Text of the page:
That twise hath sped; yet shall it not thee keepe

    From the third brunt of this my fatall brond:

Loe where the dreadfull Death behind thy backe doth stond.

With that he strooke, and th’other strooke withall,

    That nothing seem’d mote beare so monstrous might:

    The one vpon his couered shield did fall,

    And glauncing downe would not his owner byte:

    But th’other did vpon his troncheon smyte,

    Which hewing quite a sunder, further way

    It made, and on his hacqueton did lyte,

    The which diuiding with importune sway,

It seizd in his right side, and there the dint did stay.

Wyde was the wound, and a large lukewarme flood,

    Red as the Rose, thence gushed grieuously;

    That when the Paynim spyde the streaming blood,

    Gaue him great hart, and hope of victory.

    On th’other side, in huge perplexity,

    The Prince now stood, hauing his weapon broke;

    Nought could he hurt, but still at ward did ly:

    Yet with his troncheon he so rudely stroke

Cymochles twise, that twise him forst his foot reuoke.

Whom when the Palmer saw in such distresse,

    Sir Guyons sword he lightly to him raught,

    And said; Faire Son, great God thy right hand blesse,

    To vse that sword so wisely as it ought.

    Glad was the knight, & with fresh courage fraught,

    When as againe he armed felt his hond;

    Then like a Lion, which hath long time saught

    His robbed whelpes, and at the last them fond

Emongst the shepheard swaynes, then wexeth wood & yond.

So fierce he laid about him, and dealt blowes

    On either side, that neither mayle could hold,

    Ne shield defend the thunder of his throwes:

    Now to Pyrrochles many strokes he told;

    Eft to Cymochles twise so many fold:

    Then backe againe turning his busie hond,

    Them both attonce compeld with courage bold,

    To yield wide way to his hart-thrilling brond;

And though they both stood stiffe, yet could not both withstond.

As saluage Bull, whom two fierce mastiues bayt,

    When rancour doth with rage him once engore,

    Forgets with warie ward them to awayt,

    But with his dreadfull hornes them driues afore,

    Or flings aloft, or treads downe in the flore,

    Breathing out wrath, and bellowing disdaine,

    That all the forrest quakes to heare him rore:

    So rag’d Prince Arthur twixt his foemen twaine,

That neither could his mightie puissance sustaine.

But euer at Pyrrochles when he smit,

    Who Guyons shield cast euer him before,

    Whereon the Faery Queenes pourtract was writ,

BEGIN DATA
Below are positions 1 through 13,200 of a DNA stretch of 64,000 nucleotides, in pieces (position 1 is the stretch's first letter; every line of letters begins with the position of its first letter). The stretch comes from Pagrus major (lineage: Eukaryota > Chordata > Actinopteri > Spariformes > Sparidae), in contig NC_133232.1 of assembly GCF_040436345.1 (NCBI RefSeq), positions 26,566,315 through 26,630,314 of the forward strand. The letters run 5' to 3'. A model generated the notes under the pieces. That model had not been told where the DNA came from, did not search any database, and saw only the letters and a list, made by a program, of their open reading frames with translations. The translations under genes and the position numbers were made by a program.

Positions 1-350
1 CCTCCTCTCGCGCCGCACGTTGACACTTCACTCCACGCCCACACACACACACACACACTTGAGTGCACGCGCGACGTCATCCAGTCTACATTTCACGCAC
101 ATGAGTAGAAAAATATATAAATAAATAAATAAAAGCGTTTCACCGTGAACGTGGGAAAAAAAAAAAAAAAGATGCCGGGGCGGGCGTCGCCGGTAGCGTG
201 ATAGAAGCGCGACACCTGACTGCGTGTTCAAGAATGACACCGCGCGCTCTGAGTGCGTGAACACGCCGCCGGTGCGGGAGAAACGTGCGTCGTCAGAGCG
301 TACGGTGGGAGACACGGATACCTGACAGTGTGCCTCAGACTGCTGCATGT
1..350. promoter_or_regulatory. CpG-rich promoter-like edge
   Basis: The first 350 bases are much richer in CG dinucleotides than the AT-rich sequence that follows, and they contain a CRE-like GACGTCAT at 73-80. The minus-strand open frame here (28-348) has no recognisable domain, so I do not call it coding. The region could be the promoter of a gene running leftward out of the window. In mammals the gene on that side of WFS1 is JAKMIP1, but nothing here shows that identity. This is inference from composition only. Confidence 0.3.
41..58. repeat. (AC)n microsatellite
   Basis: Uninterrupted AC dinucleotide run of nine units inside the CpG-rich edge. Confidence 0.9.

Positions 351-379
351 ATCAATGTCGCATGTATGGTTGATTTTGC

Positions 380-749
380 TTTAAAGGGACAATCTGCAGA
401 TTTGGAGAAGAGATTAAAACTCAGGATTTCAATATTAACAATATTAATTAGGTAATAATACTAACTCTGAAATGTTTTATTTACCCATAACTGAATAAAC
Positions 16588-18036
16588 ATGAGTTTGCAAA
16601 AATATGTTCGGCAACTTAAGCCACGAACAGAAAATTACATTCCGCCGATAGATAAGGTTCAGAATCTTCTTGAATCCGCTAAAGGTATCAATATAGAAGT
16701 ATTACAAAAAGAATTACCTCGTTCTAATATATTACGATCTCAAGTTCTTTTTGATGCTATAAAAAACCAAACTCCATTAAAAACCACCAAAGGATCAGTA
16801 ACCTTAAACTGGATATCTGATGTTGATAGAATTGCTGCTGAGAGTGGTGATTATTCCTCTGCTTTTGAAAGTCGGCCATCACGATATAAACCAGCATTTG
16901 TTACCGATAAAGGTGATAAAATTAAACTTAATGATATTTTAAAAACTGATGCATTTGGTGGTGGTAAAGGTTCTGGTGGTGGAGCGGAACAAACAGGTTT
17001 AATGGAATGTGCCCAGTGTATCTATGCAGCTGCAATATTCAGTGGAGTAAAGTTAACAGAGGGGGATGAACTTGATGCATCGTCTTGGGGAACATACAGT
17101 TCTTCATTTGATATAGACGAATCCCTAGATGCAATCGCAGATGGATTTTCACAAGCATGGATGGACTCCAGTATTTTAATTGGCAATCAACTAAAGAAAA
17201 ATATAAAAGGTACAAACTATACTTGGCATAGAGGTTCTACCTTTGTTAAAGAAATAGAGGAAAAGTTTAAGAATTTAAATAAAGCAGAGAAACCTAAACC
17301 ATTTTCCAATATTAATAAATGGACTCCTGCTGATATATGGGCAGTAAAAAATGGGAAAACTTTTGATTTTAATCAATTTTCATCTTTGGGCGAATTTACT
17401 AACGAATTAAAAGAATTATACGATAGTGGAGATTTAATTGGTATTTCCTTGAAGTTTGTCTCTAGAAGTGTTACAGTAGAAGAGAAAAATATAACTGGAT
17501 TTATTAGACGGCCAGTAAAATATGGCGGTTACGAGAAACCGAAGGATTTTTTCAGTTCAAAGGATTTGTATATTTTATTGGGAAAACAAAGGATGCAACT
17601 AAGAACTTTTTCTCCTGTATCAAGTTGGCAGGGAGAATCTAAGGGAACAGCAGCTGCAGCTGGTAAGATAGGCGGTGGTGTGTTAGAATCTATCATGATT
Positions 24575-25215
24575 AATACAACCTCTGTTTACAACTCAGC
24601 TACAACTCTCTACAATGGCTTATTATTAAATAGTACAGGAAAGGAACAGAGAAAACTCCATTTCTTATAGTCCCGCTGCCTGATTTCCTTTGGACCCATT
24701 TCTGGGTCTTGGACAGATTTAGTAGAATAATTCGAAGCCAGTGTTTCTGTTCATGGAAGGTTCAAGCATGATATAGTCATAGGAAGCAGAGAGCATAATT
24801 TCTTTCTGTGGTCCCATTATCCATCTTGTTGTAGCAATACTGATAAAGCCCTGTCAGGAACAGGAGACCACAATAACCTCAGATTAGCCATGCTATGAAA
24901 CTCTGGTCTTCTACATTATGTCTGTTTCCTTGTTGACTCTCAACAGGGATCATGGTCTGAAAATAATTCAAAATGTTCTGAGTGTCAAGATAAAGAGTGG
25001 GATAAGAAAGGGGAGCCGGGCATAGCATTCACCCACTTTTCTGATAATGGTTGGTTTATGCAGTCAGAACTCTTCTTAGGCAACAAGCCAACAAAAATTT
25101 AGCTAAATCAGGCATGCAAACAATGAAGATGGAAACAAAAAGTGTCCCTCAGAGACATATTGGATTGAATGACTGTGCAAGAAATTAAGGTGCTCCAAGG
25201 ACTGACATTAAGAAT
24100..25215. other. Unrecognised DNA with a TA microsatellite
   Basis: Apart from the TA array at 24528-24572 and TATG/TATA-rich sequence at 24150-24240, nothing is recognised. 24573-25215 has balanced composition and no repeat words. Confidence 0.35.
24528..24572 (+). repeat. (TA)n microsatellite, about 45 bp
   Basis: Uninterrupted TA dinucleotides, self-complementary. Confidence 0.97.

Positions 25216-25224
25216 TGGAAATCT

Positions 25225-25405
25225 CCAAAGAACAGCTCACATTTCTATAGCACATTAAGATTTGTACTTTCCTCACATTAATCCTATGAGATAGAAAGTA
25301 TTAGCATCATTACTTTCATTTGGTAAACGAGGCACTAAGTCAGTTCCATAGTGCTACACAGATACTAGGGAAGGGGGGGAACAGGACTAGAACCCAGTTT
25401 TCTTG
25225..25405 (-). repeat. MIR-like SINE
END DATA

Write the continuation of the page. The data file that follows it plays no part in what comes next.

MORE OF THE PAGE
His hand relented, and the stroke forbore,

    And his deare hart the picture gan adore,

    Which oft the Paynim sau’d from deadly stowre.

    But him henceforth the same can saue no more;

    For now arriued is his fatall howre,

That no’te auoyded be by earthly skill or powre.

For when Cymochles saw the fowle reproch,

    Which them appeached, prickt with guilty shame,

    And inward griefe, he fiercely gan approch,

    Resolu’d to put away that loathly blame,

    Or dye with honour and desert of fame;

    And on the hauberk stroke the Prince so sore,

    That quite disparted all the linked frame,

    And pierced to the skin, but bit no more,

Yet made him twise to reele, that neuer moou’d afore.

Whereat renfierst with wrath and sharpe regret,

    He stroke so hugely with his borrowd blade,

    That it empierst the Pagans burganet,

    And cleauing the hard steele, did deepe inuade

    Into his head, and cruell passage made

    Quite through his braine. He tombling downe on ground,

    Breathd out his ghost, which to th’infernall shade

    Fast flying, there eternall torment found,

For all the sinnes, wherewith his lewd life did abound.

Which when his german saw, the stony feare

    Ran to his hart, and all his sence dismayd,

    Ne thenceforth life ne courage did appeare,

    But as a man, whom hellish feends haue frayd,

    Long trembling still he stood: at last thus sayd;

    Traytour what hast thou doen? how euer may

    Thy cursed hand so cruelly haue swayd

    Against that knight: Harrow and well away,

After so wicked deed why liu’st thou lenger day?

With that all desperate as loathing light,

    And with reuenge desiring soone to dye,

    Assembling all his force and vtmost might,

    With his owne sword he fierce at him did flye,

    And strooke, and foynd, and lasht outrageously,

    Withouten reason or regard. Well knew

    The Prince, with patience and sufferaunce sly

    So hasty heat soone cooled to subdew:

Tho when this breathlesse woxe, that batteil gan renew.

As when a windy tempest bloweth hye,

    That nothing may withstand his stormy stowre,

    The cloudes, as things affrayd, before him flye;

    But all so soone as his outrageous powre

    Is layd, they fiercely then begin to shoure,

    And as in scorne of his spent stormy spight,

    Now all attonce their malice forth do poure;

    So did Sir Guyon[Prince Arthur] beare himselfe in fight,

And suffred rash Pyrrochles wast his idle might.

At last when as the Sarazin perceiu’d,

    How that straunge sword refusd, to serue his need,

    But when he stroke most strong, the dint deceiu’d,

    He flong it from him, and deuoyd of dreed,

    Vpon him lightly leaping without heed,

    Twixt his two mighty armes engrasped fast,

    Thinking to ouerthrow and downe him tred:

    But him in strength and skill the Prince surpast,

And through his nimble sleight did vnder him down cast.

Nought booted it the Paynim then to striue;

    For as a Bittur in the Eagles claw,

    That may not hope by flight to scape aliue,